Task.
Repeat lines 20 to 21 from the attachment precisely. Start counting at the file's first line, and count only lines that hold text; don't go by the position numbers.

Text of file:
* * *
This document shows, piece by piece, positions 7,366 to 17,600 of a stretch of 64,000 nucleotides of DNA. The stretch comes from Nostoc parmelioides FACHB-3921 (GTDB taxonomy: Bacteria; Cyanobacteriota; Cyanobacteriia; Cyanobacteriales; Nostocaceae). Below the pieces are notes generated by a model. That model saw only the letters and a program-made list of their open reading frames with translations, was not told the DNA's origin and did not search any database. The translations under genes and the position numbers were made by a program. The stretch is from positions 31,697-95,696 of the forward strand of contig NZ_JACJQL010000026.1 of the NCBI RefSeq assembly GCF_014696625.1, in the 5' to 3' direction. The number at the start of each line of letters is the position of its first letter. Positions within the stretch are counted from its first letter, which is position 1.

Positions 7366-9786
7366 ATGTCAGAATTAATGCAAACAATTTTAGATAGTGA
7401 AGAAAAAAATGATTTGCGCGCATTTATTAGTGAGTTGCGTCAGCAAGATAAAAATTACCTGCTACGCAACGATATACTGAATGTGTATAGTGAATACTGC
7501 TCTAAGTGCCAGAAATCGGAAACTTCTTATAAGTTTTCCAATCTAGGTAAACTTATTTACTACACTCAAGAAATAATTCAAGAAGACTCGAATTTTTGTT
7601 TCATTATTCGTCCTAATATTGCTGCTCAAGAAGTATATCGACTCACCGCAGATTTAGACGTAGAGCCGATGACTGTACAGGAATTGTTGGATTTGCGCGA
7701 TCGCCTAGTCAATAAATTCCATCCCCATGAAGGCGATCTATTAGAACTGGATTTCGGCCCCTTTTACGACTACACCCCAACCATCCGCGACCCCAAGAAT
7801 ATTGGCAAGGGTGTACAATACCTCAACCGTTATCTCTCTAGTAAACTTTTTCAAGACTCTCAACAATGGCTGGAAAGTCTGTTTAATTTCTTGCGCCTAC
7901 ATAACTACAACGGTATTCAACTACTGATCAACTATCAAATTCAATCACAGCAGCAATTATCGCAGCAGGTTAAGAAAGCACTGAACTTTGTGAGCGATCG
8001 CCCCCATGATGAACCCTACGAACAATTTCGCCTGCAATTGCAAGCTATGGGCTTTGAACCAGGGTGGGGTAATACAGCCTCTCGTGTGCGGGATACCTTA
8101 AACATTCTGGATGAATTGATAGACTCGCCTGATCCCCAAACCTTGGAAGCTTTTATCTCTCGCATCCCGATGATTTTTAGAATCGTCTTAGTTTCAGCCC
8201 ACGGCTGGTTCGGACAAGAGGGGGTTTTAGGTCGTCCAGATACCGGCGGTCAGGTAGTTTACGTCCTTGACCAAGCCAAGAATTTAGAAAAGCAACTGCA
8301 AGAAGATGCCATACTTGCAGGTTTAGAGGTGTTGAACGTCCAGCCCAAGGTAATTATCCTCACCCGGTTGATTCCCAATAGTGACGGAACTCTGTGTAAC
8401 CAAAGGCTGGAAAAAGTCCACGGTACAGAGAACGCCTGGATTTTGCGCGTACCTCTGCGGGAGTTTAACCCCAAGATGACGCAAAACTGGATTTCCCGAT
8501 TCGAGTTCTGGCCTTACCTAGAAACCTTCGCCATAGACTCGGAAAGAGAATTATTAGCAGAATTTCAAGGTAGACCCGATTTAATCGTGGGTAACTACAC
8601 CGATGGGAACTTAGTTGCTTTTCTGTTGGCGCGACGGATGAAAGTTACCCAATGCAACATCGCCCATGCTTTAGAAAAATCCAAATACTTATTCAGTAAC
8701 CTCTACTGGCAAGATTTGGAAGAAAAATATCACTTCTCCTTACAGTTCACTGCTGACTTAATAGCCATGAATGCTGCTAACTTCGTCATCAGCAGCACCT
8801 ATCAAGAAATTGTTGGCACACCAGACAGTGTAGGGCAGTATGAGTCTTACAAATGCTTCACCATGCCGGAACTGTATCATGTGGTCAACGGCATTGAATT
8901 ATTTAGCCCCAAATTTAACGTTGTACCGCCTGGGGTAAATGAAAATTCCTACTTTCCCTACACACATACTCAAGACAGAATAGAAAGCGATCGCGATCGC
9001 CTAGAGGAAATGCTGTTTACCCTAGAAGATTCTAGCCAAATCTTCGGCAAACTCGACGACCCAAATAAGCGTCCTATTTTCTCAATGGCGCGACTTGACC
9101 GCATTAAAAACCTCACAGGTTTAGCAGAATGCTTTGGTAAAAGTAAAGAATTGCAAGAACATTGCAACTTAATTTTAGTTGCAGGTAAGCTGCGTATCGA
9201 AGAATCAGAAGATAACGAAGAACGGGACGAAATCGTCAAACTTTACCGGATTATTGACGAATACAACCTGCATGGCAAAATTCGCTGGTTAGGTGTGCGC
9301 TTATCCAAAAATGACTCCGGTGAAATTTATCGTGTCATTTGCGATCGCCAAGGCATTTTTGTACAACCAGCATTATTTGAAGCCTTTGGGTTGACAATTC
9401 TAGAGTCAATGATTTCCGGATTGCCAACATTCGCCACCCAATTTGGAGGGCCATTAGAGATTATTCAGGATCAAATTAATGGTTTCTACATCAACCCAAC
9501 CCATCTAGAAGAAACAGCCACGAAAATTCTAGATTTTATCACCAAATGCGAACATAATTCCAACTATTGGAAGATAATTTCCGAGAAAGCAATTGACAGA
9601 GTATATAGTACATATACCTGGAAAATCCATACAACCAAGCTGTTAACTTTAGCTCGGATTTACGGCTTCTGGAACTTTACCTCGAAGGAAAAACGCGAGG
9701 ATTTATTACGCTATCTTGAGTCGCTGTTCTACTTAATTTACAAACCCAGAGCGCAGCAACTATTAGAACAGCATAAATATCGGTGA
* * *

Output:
9001 CTAGAGGAAATGCTGTTTACCCTAGAAGATTCTAGCCAAATCTTCGGCAAACTCGACGACCCAAATAAGCGTCCTATTTTCTCAATGGCGCGACTTGACC
9101 GCATTAAAAACCTCACAGGTTTAGCAGAATGCTTTGGTAAAAGTAAAGAATTGCAAGAACATTGCAACTTAATTTTAGTTGCAGGTAAGCTGCGTATCGA